Description: the irony of the two hyzer throws is that you’re probably doing them by accident. The hyzer consists of tipping the disc down away from the body, whereas the anhyzer would have the disc’s outer edge typing up towards the body. Both result in the disc arcing in an intentional direction. For the purpose of learning, we will assume a right hand thrower…in this case, the hyzer (with the outer edge tipped down) would result in the disc arcing or curving to the left, whereas the anhyzer would cause the disc to curve right. Both of these styles can be performed from a backhand or forehand throw, it’s really about the tipping angle of the disc.
Things to Avoid: the key thing to avoid when throwing a hyzer throw actually has little to do with the hyzer rather refers to our earlier throws of the back and forehand. As mentioned, you are probably doing a bit of a hyzer angle on your discs when throwing the straight back or forehand. Try to avoid this. Try to get your motion to where you have 4 distinct throws in the repertoire. You want to be able to throw a straight/flat backhand and forehand, while introducing one of the hyzer angles when needed.
Usage: so when is the hyzer or anhyzer needed…well the obvious answer would be when there is an obstacle or angled course. But, these throws can be used in all aspects of the game, even putting. You just have to practice how much angle and then gain some experience with the wind and pitch of the course. This is why it’s important to use a disc that is understandable when learning the hyzer. See my suggestions below:
A picture worth all my words…
See this video from Latitude 64 on the Hyzer:
Description: last but not least is a more advanced throwing style that is perhaps more fun than practical. However, don’t underestimate the use of this throw as those that are really good at it can “chuck” their discs a great deal of distance. There are two types of overhand throws: the thumb and the tomahawk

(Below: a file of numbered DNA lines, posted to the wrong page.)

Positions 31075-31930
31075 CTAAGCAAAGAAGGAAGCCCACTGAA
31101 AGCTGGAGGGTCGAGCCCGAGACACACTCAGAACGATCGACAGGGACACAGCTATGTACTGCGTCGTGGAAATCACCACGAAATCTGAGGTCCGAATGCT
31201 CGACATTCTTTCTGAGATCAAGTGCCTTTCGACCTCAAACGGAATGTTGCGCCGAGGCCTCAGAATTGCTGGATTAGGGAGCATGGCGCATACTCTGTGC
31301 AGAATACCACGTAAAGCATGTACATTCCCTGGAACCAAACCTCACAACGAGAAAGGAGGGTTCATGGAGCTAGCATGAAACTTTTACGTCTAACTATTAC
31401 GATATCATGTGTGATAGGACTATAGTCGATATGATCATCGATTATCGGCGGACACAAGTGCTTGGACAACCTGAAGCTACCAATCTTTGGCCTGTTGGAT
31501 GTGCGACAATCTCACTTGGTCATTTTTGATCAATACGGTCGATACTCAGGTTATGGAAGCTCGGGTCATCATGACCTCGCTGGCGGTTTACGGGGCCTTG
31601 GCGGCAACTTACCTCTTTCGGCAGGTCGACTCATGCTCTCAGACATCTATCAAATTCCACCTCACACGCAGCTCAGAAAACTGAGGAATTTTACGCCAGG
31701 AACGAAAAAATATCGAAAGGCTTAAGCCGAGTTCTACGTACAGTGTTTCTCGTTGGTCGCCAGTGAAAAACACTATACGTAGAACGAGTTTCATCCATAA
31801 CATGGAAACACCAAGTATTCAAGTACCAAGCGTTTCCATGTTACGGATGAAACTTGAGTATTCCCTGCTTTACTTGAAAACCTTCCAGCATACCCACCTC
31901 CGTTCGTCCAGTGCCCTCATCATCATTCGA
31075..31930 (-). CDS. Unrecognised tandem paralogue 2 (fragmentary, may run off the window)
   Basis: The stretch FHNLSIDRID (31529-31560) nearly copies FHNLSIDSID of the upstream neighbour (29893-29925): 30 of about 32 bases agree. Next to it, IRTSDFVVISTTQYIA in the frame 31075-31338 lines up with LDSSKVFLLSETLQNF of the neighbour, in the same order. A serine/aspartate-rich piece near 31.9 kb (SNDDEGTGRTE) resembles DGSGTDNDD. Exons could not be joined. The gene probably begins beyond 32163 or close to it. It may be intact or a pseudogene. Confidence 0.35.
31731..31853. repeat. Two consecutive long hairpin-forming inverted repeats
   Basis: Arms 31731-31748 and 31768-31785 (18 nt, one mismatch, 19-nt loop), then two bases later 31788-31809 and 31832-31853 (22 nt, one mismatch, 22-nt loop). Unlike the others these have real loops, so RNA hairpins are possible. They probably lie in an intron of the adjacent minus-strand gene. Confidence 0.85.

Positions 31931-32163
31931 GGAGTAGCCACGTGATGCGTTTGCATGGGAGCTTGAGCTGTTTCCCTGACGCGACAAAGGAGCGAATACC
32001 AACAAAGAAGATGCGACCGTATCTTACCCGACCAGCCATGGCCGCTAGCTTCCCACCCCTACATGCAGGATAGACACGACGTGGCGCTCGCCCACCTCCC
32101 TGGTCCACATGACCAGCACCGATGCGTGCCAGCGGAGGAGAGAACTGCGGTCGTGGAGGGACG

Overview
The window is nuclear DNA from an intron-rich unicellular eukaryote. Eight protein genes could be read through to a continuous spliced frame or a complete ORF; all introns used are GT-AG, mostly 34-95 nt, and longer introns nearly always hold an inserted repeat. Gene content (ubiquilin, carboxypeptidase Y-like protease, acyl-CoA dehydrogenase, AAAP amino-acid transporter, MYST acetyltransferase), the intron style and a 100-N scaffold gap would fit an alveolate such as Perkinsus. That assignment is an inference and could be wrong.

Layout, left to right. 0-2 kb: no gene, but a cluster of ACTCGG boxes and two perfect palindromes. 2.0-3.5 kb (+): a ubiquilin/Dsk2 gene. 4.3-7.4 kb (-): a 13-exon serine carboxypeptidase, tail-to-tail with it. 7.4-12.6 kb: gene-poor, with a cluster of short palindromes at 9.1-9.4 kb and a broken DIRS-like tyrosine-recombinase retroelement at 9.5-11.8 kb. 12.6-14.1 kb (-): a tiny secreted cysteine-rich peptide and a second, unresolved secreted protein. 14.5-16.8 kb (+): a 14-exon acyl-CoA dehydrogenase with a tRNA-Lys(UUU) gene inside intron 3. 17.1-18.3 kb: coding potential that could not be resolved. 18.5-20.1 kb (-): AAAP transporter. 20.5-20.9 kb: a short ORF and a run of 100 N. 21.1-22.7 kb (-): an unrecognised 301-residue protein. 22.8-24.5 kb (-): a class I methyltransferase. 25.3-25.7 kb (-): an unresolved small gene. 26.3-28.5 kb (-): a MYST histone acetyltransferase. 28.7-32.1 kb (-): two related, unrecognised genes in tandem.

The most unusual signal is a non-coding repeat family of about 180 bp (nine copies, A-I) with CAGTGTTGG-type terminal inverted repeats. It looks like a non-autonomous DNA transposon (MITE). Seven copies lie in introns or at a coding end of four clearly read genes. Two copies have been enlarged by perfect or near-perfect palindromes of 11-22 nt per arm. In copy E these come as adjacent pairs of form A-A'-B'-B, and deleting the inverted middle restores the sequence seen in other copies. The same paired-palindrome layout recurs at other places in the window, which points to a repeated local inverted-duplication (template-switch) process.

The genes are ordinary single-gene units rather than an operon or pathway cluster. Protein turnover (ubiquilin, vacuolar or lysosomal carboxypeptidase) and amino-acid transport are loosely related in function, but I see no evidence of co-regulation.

Thumber: essentially you hold the disc with the thumb on the inside of the disc or the ring side. You’re going to approach this the same as the forehand, with the objective being the same as the forehand (for it to guide or pan right). This is why it’s a useful throw to learn when your forehand still needs a little practice. The disc is slightly tipped up and the arm is at a bit of an angle, but still above the head. Don’t worry, if it seems confusing I will link a video below for your viewing pleasure.
Tomahawk: this overhand is similar to the forehand in the way you grip the disc. You want your two first fingers on the inside of the disc and tight against the ring…same with the forehand. The difference is that the tomahawk is thrown similar to a baseball or football…overhead and a bit more straight on. This throw will curve or pan in the opposite direction of the thumb throw (if you’re doing it right).
Things to Avoid: in short, not following through or getting enough velocity and height. These two styles of overhand throws need to get up in the air in order to complete their flipping motion. Also, we want to be careful about stopping out arm motion after the release (these are not flicks), which can cause some rotator cuff soreness over time.
Usage: the overhand throw lends itself to giving their arm a bit of a break from the traditional “swinging” motion. It’s also known for creating a lot of distance…some pro’s can get 400+ feet out of their overhand throws. I like to “let it fly” and release some frustrations when I throw the overhand..it’s a fun throw to try so why not. For this reason, I am typically going to utilize a heavy plastic driver disc. See my go-to overhand disc below:
Dynamic Discs gives us a good video tutorial on some overhangs throws:
Tips and Reminders For All Disc Golf Throws
Remember, you’re not going to master any of these throws sitting here reading this article. Take one of the throws and practice it until you can get 50-100 yards out of it consistently. Pick up a couple of the mentioned discs for each type of throw and go out to the field or course for some repetitive practice on motion. I personally own a few duplicates of drivers mentioned above so I can throw them from the same tee over and over.
Also, consider getting a practice net such as this one Gonex 7′ x 7′ Practice Net to allow for some target practice at home and to slowly increase your distance.
If you’re doing a bunch of throwing and haven’t built up good technique, your shoulder might need a little extra rest the next day or two. Be sure to reduce the strenuous activity for a day and then give it a bit of a workout before going back to the course.
Which is your favorite throw?
I hope you learned something from this post and can have a few new throws to try in your next outing. Be sure to check out a few of our other articles for more details on disc types, gripping, and overall fitnes.